Ottawa clarifies COVID-19 travel exemption after dozens in BC

Ottawa clarifies COVID-19 travel exemption after dozens in BC. fined for crossing into U.S. One B.C. resident said she was fined $5,5750 for a 10-minute trip into Washington State to pick up some groceries and fill up gas. The federal minister of emergency preparedness says border guards have been advised that British Columbia residents can cross into the United States for essential supplies because of flooding in the province after some travellers were reportedly facing fines or told they would have to quarantine on returning to Canada.

Cloverdale resident Trina Brady said she crossed into the States on Monday morning and bought fuel, two containers of milk and a block of cheese before returning home.

On her way back, she presented her Nexus card, immunization records and her shopping receipts to a border agent, but was then asked if she had a PCR test.

When she replied she didn’t need one, she said the agent told her she was mistaken and presented two options: stay in the United States and get a PCR test or continue into Canada with a $5,750 fine from the health authority for violating the Quarantine Act.

“I decided to take the fine and they gave me a COVID test kit and told me to go and quarantine until I received a negative test,” she said.

She spent the next day calling government and health agencies requesting answers.

“We’re really getting nowhere,” she said Tuesday night. “All we’ve gotten was a response from the federal government saying that never should have happened and it was erroneous, but they have yet to lift the quarantine off of me.”

Denis Vinette, vice-president of the travellers branch and COVID task force at the agency, said “a couple dozen” individuals were fined during a 24-hour period, although he did not have an exact number.

“We had to shift our approach quickly and get our front-line officers to understand that we are going to broaden the application of that exemption,” said Vinette in an interview. “Regrettably, there was a short period of time where, as we’re kind of gearing up for that transition, where some individuals were referred to the public health agency and some were subjected to fines in a situation where we’d agreed that we would actually not issue the fines.”

He said the agency doesn’t issue fines, but officers do assess declarations filed by travellers upon their return to determine whether they’re eligible for any of the exemptions and if they are not, they are referred to the public health agency. He said decisions on any penalties under the Quarantine Act rest with the public health agency or police.

Bill Blair said Tuesday the circumstances of those who received tickets for allegedly violating quarantine restrictions is also being reviewed by the Public Health Agency of Canada.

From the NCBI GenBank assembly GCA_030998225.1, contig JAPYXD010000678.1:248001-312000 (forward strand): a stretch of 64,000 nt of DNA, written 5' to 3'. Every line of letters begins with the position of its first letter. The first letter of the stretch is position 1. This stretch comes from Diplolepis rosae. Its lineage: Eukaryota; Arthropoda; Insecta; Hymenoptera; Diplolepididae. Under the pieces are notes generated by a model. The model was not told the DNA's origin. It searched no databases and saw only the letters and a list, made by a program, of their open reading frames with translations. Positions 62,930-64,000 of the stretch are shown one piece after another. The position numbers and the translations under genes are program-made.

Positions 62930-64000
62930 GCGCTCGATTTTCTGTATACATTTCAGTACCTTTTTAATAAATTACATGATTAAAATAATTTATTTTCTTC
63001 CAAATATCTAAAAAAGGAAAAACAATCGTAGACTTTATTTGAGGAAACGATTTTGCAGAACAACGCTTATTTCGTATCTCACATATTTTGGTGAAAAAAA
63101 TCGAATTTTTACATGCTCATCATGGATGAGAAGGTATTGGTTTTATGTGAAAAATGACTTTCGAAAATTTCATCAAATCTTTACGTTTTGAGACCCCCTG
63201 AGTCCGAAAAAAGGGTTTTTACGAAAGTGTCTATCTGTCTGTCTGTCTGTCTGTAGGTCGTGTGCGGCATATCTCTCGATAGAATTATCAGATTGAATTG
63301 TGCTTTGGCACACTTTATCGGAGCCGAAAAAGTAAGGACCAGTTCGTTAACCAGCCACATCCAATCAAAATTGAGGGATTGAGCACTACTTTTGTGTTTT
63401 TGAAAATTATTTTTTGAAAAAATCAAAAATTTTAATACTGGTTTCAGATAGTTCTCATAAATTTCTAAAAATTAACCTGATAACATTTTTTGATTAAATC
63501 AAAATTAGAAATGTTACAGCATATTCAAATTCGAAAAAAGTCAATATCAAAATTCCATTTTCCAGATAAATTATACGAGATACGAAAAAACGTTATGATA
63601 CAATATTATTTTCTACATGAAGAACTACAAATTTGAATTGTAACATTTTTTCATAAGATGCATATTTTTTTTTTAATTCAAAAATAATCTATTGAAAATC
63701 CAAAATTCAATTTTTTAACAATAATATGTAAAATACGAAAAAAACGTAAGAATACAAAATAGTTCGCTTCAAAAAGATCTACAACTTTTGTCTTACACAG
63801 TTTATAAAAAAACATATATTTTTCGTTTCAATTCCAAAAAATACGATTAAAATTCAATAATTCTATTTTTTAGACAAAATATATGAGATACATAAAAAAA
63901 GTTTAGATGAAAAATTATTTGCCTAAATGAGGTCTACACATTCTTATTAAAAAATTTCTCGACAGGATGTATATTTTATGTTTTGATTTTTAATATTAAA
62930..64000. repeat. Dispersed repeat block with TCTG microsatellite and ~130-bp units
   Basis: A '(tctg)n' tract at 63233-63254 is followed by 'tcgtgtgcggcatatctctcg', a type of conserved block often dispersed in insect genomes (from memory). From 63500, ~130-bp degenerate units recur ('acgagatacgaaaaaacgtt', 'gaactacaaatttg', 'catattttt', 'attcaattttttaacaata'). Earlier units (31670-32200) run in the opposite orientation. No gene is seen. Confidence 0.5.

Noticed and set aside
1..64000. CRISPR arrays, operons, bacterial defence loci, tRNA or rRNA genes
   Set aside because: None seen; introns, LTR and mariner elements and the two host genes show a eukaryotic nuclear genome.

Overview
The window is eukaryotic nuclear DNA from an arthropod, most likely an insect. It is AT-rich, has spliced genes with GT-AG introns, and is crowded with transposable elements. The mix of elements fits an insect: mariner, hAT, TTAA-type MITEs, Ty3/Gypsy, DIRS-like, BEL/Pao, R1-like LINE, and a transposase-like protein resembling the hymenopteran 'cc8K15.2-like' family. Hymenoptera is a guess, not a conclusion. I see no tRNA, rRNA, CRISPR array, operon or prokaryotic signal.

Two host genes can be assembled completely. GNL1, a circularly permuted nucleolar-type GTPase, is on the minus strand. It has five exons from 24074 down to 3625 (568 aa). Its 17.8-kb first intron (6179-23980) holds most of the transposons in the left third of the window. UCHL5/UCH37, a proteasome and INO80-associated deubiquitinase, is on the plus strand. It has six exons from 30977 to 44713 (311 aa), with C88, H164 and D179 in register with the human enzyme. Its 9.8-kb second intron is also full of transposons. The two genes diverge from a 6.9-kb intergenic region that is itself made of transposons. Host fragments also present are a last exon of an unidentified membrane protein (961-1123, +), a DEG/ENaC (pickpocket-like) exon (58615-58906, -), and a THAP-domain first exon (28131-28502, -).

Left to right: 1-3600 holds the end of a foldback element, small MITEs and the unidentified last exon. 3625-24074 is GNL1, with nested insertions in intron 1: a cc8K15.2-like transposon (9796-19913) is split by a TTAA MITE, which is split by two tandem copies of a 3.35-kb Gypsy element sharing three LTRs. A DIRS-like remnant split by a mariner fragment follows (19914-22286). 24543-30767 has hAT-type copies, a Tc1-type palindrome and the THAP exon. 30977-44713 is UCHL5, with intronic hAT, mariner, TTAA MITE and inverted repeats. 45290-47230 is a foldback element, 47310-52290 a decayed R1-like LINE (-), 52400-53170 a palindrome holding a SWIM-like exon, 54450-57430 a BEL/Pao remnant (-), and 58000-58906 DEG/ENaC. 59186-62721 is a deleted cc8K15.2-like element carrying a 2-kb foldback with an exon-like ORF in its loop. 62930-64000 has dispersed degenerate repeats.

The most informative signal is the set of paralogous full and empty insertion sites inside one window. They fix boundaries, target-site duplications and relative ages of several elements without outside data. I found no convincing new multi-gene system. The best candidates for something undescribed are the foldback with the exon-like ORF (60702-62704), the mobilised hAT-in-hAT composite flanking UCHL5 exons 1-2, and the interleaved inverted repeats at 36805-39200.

Ottawa approved an exemption from the B.C. government for travellers from specific areas along its south coast to travel to the U.S. to purchase gas or essential supplies and immediately return to Canada without providing a negative PCR test for the virus that causes COVID-19.

A statement from the Canada Border Services Agency says there can be a transition period that “may lead to some inconsistencies” when operational guidelines are changed.

The public health agency and the RCMP did not immediately respond to request for comment, but Vinette confirmed individuals crossing the border for essentials are no longer being referred for a fine.

B.C. Public Safety Minister Mike Farnworth said though the border is a federal responsibility, he has spoken with Blair about the issue.

“The message is that any tickets that have been issued will be revoked,” he told a news conference.

In a statement, the border agency says anyone who travels to the U.S. for a non-essential reason, to visit friends, eat at a restaurant or do holiday shopping would not be covered by the relaxed rules.

Blair says the travel exemption for essential supplies was appropriate, but it cannot be abused.

“It doesn’t include going to visit family and friends, engage in recreational activities and then gas up on the way back,” he told reporters in Ottawa.

Officers and public health agency representatives at border crossings must have the information they need to make the right decisions, said Blair, and “that clarity has been provided.”

Investors are zeroing in on a number of hot retailers’ shares as the U.S. holiday shopping season kicks into high gear this week, weighing the potential for supply chain problems against expected strong consumer demand.

The day after the U.S. Thanksgiving holiday, Black Friday, has for years unofficially marked the start of the holiday shopping period and one of the busiest shopping days of the year.

But the ongoing coronavirus pandemic and its effect on supplies have likely driven shoppers out early, as evidenced by a recent Commerce Department report showing U.S. retail sales surged in October. read more

“We’re in a very different place now and for the last two years. Christmas is a four-month season, starting in October,” said Phil Orlando, chief equity strategist and head of the client portfolio management team at Federated Hermes in New York.

Leave a Reply

Your email address will not be published.